Learn fundamental concepts in data analysis and statistical inference, focusing on one and two independent samples.

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From the course by Johns Hopkins University

Mathematical Biostatistics Boot Camp 2

34 ratings

Johns Hopkins University

34 ratings

Learn fundamental concepts in data analysis and statistical inference, focusing on one and two independent samples.

From the lesson

Techniques

This module is a bit of a hodge podge of important techniques. It includes methods for discrete matched pairs data as well as some classical non-parametric methods.

- Brian Caffo, PhDProfessor, Biostatistics

Bloomberg School of Public Health

Okay, so let's just discuss maximum likelihood a little bit more.

Â The value of theta where the curve reaches its maximum is the so-called

Â maximum likelihood element estimator.

Â So, it is the value of the parameter that is most well supported by the data

Â given the likelihood.

Â So, it's called the maximum likelihood estimator or MLE.

Â So we could just define the MLE as the argument maximum of the likelihood

Â over theta.

Â And it has this nice interpretation that the MLE is the value of the parameter

Â that makes the data that we observed most probable, right.

Â So the likelihood is kind of thinking of the joint probability

Â of the data as a function of the parameter.

Â So it's sort of like tuning that parameter to where it makes the probability of

Â the data that we observed most probable, which seems to make sense because

Â we did observe the data that we observed, so it must be somewhat probable.

Â So here's some results.

Â If we have some normal data, iid normal data, the MLE of mu is X bar, and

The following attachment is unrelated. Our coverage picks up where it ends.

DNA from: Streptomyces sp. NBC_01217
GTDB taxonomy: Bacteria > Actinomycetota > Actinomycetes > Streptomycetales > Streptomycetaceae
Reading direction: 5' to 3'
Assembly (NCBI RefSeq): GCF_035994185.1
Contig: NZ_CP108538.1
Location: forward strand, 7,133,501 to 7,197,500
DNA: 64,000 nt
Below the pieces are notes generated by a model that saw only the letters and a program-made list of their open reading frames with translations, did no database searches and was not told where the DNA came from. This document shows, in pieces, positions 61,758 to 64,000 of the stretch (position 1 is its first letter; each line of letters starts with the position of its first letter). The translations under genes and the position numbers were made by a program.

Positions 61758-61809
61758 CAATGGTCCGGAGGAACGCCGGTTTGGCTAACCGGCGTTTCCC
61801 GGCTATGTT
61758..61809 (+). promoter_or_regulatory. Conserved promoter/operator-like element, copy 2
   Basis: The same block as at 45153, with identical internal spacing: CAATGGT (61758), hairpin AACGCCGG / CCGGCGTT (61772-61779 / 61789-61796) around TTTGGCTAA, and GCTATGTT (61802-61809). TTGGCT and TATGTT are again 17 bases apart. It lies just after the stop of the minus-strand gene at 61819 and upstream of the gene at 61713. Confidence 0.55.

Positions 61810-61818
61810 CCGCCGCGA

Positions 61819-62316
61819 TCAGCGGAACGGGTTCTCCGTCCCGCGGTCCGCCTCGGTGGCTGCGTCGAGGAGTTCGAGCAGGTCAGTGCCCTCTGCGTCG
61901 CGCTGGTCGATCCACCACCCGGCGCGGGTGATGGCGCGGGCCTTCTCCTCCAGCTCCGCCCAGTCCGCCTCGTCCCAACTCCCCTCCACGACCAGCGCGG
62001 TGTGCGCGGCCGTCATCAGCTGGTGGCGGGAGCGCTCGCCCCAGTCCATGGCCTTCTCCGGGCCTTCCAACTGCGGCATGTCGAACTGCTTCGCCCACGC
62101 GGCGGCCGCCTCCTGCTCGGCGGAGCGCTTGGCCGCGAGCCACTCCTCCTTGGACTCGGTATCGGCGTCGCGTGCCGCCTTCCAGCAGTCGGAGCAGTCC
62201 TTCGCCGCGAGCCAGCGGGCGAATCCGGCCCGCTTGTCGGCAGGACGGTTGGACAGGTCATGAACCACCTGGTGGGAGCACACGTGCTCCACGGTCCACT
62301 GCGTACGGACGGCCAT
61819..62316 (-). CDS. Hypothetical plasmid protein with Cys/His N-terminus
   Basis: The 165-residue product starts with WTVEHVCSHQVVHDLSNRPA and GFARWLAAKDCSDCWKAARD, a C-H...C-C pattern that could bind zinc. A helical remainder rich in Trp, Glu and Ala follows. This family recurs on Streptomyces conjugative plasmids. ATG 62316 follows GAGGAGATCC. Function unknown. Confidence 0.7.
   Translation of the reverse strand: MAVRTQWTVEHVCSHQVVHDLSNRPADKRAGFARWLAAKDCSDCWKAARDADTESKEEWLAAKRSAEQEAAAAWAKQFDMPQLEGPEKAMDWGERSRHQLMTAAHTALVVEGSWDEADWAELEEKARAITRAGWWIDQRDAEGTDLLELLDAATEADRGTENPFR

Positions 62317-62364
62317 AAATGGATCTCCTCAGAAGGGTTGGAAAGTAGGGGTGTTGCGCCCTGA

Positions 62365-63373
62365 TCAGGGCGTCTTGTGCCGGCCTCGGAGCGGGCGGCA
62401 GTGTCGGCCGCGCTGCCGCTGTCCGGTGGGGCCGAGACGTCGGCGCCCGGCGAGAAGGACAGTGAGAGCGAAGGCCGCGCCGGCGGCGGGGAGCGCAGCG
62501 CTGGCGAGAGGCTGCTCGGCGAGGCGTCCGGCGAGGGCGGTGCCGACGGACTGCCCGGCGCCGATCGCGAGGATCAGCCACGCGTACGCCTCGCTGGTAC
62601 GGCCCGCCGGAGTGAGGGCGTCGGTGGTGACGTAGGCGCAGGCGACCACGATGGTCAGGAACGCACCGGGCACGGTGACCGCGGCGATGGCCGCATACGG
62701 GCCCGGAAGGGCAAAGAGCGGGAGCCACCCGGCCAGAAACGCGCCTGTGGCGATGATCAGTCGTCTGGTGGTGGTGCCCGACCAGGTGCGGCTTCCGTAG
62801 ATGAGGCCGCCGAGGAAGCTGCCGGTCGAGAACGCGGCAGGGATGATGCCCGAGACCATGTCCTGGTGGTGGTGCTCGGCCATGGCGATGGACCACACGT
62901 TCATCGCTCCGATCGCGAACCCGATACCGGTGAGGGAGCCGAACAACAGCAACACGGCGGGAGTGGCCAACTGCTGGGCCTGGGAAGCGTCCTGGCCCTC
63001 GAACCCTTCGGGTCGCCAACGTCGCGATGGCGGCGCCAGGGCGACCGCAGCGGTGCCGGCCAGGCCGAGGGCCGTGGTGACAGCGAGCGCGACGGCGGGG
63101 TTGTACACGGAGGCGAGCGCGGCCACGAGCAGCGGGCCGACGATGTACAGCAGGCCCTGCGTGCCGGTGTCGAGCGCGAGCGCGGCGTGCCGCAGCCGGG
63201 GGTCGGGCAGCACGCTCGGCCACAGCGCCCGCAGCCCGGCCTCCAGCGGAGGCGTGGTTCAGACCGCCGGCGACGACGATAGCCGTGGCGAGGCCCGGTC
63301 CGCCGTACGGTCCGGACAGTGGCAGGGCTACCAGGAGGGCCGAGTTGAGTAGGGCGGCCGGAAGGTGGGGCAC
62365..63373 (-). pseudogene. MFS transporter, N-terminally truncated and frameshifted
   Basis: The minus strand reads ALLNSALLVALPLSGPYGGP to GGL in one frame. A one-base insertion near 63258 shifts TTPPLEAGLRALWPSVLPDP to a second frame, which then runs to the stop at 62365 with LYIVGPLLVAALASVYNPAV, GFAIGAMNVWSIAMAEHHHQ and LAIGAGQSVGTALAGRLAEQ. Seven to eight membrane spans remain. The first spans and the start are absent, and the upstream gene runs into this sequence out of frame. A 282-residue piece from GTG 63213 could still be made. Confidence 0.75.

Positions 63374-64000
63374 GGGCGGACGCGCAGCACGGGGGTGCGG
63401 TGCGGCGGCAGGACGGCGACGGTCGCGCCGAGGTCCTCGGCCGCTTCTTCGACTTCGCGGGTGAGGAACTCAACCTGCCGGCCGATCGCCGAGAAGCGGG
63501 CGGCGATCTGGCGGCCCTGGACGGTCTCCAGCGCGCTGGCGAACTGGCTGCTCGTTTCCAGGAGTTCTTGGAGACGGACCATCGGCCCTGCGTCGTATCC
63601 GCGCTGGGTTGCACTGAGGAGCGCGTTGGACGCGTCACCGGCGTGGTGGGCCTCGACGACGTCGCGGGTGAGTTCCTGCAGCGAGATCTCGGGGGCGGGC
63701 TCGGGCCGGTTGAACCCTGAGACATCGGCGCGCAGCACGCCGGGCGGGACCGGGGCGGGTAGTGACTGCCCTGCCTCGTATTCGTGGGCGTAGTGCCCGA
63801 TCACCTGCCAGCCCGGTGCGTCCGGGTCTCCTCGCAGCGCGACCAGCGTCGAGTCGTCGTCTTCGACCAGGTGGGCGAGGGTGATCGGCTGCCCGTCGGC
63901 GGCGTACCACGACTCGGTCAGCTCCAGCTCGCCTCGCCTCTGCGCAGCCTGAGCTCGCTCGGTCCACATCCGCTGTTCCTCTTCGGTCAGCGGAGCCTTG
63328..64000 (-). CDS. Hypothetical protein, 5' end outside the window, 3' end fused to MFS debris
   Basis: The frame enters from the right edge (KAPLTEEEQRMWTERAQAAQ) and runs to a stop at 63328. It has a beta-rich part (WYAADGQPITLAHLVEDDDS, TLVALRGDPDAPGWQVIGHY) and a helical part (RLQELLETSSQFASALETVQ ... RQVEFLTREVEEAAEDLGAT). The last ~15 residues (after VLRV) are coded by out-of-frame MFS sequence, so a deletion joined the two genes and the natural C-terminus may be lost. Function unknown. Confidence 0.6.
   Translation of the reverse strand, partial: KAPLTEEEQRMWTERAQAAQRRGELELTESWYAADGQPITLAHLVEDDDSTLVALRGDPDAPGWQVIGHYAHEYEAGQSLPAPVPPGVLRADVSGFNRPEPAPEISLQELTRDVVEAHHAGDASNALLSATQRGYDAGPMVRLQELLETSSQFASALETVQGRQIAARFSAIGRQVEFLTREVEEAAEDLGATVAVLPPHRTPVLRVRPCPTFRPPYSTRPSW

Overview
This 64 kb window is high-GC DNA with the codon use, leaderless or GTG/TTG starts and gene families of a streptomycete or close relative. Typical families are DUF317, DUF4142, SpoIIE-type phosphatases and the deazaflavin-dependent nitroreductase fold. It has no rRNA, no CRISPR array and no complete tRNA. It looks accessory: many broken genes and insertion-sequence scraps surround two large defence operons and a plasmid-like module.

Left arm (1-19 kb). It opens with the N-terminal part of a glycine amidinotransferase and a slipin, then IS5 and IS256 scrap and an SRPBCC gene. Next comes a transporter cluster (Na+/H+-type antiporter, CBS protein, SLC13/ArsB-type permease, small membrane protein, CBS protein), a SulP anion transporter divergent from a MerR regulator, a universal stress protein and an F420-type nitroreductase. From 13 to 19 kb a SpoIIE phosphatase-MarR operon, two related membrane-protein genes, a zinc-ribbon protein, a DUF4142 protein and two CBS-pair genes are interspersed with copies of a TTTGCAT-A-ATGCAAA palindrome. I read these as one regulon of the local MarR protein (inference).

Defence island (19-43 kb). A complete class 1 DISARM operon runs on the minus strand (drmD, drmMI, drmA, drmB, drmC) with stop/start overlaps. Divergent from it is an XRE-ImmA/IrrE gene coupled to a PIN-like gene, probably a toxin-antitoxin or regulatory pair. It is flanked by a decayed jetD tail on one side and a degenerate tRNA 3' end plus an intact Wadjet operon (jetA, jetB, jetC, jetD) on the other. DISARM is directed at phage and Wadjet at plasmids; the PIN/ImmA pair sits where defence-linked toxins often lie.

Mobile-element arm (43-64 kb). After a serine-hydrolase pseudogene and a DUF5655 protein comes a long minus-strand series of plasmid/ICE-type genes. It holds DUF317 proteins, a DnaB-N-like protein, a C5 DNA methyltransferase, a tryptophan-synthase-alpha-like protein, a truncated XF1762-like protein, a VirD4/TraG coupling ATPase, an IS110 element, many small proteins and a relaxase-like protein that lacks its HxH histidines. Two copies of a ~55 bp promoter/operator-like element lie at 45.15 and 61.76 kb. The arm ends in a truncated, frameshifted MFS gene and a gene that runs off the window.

Â the MLE of sigma squared is the bias sample variance.

Â We divide by N instead of N minus 1.

Â If X1 to Xn are Bernoulli, then the MLE of p is X bar, the sample proportion of 1s.

Â If Xi are binomial nipi, then the MLE of

Â p is the total proportion of 1s, okay?

Â If the Xs are Poisson lambda t, if an X is Poisson lamba t,

Â then the MLE of lambda is X/t, the rate.

Â If you have a bunch of iid Poisson random variables then the MLE of

Â lambda is the total number of events divided by the total rate, okay?

Â So let's go through this example right here,

Â where you saw 5 failure events for

Â 94 days of monitoring a nuclear pump.

Â Assuming a Poisson model, plot the likelihood.

Â And by the way, right, we know what the MLE is right.

Â The MLE is 5 over 94.

Â Okay, let's see, so my lambda is

Â the parameter I'm interested in.

Â So I'm just going to create a grid of lambda values to create my function.

Â My likelihood is just the Poisson density,

Â now viewed as a function of all these lambda parameters.

Â But remembering that in each case I sampled for

Â 94 days with the data fixed at 5.

Â And then the MLE for lambda,

Â lambda hat is equal to 5/94,

Â so 94 time lambda hat is just 5.

Â So if I plug in 5 for lambda, I will get the MLE, okay?

Â I will get the likelihood at the MLE.

Â So if I plot my lambda by my likelihood, and then I don't like the frame around it.

Â Line width is 3, type = "l" connects it in a line.

Â So if you type expression,

Â it'll actually put the symbol lambda rather than the word lambda.

Â So you can be fancy like that if you'd like.

Â And then, here's this red line, is just showing where the MLE is And

Â then of course the likelihood achieves 1 at that point.

Â And then I draw these two kind of reference lines,

Â I'll talk about them in a second.

Â Okay, so this is the likelihood.

Â So this is a plot of the estimated rate by the evidential support for

Â that estimated rate.

Â So if we wanted to compare this point and this point,

Â it would be that ratio of those two guys, okay?

Â Now, I like to draw these reference lines for the following reasons.

Â So this reference line is at one-eighth, and

Â this reference line is at one-sixteenth, okay?